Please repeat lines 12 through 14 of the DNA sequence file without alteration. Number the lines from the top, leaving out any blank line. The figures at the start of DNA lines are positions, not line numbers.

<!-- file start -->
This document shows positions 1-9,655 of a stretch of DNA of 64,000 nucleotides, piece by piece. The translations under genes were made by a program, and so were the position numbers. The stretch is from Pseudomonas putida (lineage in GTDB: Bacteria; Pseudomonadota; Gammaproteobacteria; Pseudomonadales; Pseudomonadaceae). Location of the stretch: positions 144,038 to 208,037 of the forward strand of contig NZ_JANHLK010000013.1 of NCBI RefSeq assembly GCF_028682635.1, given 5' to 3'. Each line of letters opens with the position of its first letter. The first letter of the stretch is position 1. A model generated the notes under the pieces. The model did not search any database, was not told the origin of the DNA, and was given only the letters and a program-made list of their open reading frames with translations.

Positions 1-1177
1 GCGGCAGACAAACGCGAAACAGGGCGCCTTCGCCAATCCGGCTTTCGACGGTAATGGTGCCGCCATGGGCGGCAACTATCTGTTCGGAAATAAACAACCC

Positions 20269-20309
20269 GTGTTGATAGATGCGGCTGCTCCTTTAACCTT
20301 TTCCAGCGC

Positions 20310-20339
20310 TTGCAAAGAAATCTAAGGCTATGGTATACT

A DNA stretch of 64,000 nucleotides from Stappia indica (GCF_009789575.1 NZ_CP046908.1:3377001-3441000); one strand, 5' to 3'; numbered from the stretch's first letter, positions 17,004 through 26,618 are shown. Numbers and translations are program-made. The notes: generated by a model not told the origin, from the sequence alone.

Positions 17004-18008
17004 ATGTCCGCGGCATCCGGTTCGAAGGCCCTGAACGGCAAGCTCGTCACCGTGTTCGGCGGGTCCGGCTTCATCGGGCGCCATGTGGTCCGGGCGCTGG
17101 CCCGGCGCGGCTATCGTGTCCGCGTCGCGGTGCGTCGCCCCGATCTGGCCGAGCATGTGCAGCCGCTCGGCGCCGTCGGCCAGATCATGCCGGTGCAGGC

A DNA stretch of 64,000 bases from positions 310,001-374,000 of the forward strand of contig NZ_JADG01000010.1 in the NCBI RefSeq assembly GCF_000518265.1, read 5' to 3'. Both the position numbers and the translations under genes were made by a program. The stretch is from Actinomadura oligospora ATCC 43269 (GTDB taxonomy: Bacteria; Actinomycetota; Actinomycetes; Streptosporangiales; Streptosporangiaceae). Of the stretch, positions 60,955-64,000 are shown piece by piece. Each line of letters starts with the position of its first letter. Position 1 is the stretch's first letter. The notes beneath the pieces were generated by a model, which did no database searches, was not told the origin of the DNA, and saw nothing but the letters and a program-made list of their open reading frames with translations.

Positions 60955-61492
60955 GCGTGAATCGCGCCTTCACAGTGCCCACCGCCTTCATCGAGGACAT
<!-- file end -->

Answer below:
17101 CCCGGCGCGGCTATCGTGTCCGCGTCGCGGTGCGTCGCCCCGATCTGGCCGAGCATGTGCAGCCGCTCGGCGCCGTCGGCCAGATCATGCCGGTGCAGGC

A DNA stretch of 64,000 bases from positions 310,001-374,000 of the forward strand of contig NZ_JADG01000010.1 in the NCBI RefSeq assembly GCF_000518265.1, read 5' to 3'. Both the position numbers and the translations under genes were made by a program. The stretch is from Actinomadura oligospora ATCC 43269 (GTDB taxonomy: Bacteria; Actinomycetota; Actinomycetes; Streptosporangiales; Streptosporangiaceae). Of the stretch, positions 60,955-64,000 are shown piece by piece. Each line of letters starts with the position of its first letter. Position 1 is the stretch's first letter. The notes beneath the pieces were generated by a model, which did no database searches, was not told the origin of the DNA, and saw nothing but the letters and a program-made list of their open reading frames with translations.

Positions 60955-61492